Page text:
Türkiye: Education International demands an immediate halt to the attacks on Northern and Eastern Syria and Iraq

published 17 October 2023 updated 19 October 2023

Education International (EI) called upon the Turkish authorities to immediately cease cross border airstrikes in Kurdish-controlled locations.

In his protest letter dated 13 October addressed to the President of the Republic of Türkiye Recep Tayyip Erdoğan, EI General Secretary David Edwards condemned the recent military actions by Turkey. The Kurdistan Teachers Union and the Union of Teachers in North and East Syria are EI member organisations in the region.

According to the Union of Teachers in North and East Syria, to date, 26 civilians in North and East Syria have been directly affected, leading to the loss of 11 lives, including two children. Tragically, in the city of Ain Issa, young schoolgirls Nadia and Ali Ayyash, both elementary school students, were killed in a bomb attack.

In the self-governing region of Northern and Eastern Syria, over 224 attacks have struck multiple cities, with profound impact on civilian infrastructure. Vital services such as water supplies, schools, and hospitals have been targeted. Forty-eight schools have been rendered inoperative, leaving 8,458 students unable to receive education. In the mountainous areas in the Iraqi Kurdistan, the military strikes have led to the displacement many civilians.

“This is a grave injustice and a direct violation of international law,” Edwards highlighted, adding that “humanitarian and human rights laws provide protections for civilian infrastructure related to education and health during times of armed conflict or violence. These protections apply to attacks carried out by both state authorities and non-state actors. The Fourth Geneva Convention focuses on the protection of civilians, including those in educational facilities. The International Criminal Court includes provisions for prosecuting individuals for war crimes for intentional attack on civilian objects, which can be educational facilities.”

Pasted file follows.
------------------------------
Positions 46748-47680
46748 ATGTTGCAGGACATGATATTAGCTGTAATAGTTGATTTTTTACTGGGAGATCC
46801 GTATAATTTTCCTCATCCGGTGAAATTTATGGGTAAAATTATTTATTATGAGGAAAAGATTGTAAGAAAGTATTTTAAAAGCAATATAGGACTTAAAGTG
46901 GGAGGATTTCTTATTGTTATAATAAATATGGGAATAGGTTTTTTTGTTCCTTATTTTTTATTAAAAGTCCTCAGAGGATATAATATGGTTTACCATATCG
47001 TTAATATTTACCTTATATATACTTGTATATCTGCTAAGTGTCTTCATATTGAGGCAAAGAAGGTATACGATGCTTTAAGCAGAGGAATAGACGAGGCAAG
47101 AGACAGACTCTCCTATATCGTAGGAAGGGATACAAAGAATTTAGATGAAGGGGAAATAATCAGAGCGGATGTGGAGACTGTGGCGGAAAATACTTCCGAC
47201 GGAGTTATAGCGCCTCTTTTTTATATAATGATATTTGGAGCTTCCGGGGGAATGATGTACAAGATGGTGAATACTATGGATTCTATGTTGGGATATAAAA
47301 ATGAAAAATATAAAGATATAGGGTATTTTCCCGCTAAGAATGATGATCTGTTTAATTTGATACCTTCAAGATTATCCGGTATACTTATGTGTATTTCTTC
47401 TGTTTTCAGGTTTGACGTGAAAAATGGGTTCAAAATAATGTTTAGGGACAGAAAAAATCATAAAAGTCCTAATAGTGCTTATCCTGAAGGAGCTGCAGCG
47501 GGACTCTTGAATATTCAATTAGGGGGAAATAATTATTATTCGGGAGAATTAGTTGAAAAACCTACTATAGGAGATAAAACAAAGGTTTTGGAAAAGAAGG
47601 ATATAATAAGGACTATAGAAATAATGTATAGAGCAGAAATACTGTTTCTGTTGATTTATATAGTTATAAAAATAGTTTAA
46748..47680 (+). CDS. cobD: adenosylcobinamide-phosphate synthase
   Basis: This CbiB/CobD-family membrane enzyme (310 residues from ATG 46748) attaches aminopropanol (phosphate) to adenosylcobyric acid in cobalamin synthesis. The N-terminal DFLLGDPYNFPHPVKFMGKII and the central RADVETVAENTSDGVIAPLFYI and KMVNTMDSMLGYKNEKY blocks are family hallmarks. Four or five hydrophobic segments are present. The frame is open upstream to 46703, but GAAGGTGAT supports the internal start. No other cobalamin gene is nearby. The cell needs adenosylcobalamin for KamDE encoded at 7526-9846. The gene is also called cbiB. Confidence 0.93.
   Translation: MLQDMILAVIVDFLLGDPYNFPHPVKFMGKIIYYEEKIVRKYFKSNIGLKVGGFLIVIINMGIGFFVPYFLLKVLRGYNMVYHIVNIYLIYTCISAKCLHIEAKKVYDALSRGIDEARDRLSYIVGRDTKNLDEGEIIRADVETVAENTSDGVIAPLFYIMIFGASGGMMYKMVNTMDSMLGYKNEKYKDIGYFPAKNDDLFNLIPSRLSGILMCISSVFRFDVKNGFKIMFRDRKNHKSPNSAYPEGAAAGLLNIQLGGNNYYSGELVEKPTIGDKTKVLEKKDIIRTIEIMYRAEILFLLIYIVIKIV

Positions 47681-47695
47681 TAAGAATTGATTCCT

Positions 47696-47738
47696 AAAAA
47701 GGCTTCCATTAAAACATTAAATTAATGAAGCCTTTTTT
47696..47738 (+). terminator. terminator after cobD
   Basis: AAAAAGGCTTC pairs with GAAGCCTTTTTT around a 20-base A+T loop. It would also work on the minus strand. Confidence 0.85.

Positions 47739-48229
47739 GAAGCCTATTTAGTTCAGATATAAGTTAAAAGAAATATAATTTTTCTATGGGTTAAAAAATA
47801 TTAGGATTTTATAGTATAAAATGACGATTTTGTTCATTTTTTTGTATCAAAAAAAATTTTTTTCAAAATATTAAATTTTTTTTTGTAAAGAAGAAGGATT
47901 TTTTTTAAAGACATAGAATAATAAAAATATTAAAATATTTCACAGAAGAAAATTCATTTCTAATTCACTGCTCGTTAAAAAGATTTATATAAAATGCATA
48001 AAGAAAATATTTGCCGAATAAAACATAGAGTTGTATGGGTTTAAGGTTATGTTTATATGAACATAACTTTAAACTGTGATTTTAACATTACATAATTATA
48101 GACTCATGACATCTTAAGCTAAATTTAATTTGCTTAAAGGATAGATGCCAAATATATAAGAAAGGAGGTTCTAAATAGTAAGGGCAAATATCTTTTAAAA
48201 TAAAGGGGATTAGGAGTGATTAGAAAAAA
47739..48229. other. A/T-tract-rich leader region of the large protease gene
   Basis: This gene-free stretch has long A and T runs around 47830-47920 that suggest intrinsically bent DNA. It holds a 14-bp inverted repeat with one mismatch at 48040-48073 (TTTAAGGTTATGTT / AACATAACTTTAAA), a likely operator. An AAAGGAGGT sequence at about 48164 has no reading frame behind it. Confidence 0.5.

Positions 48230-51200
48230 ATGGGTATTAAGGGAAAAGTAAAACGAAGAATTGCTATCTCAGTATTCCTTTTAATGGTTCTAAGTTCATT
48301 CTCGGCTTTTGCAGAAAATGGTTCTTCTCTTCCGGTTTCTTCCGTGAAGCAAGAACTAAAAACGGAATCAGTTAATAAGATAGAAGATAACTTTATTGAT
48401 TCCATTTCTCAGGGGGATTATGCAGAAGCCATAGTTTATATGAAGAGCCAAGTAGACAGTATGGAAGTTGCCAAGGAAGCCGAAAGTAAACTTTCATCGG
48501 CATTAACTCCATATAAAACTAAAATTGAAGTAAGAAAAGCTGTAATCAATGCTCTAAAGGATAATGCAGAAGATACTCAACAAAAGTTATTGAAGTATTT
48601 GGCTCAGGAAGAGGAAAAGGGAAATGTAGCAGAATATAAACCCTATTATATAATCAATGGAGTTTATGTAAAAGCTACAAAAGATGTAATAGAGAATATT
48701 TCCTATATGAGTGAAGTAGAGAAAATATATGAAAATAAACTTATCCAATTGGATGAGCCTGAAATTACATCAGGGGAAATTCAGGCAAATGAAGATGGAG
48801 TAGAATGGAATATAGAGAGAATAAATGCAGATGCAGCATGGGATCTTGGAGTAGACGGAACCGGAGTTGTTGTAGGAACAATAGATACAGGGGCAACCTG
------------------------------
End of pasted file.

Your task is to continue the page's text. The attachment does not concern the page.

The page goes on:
EI is also concerned about the potential resurgence of the Islamic State (IS) due to the deteriorating security situation, as these attacks may provide IS with an opportunity to recruit new members and intensify terrorist activities in the region. For Edwards, “the absence of education and prevailing despair are fostering conditions conducive to extremism, posing a significant threat to global peace and security.”

Edwards added in the letter to the Turkish leader that “we believe in your country's commitment to human rights, peace and education, and therefore ask you to act swiftly and decisively to put an end to the suffering and destruction. We appreciate your attention to this urgent issue and remain hopeful that your efforts will contribute to a safer and more democratic future for the region.”

EI and its affiliates will continue to monitor and document violations and will report to the Special Procedures of the United Nations Human Rights Council, including the Special Rapporteur on the Right to Education.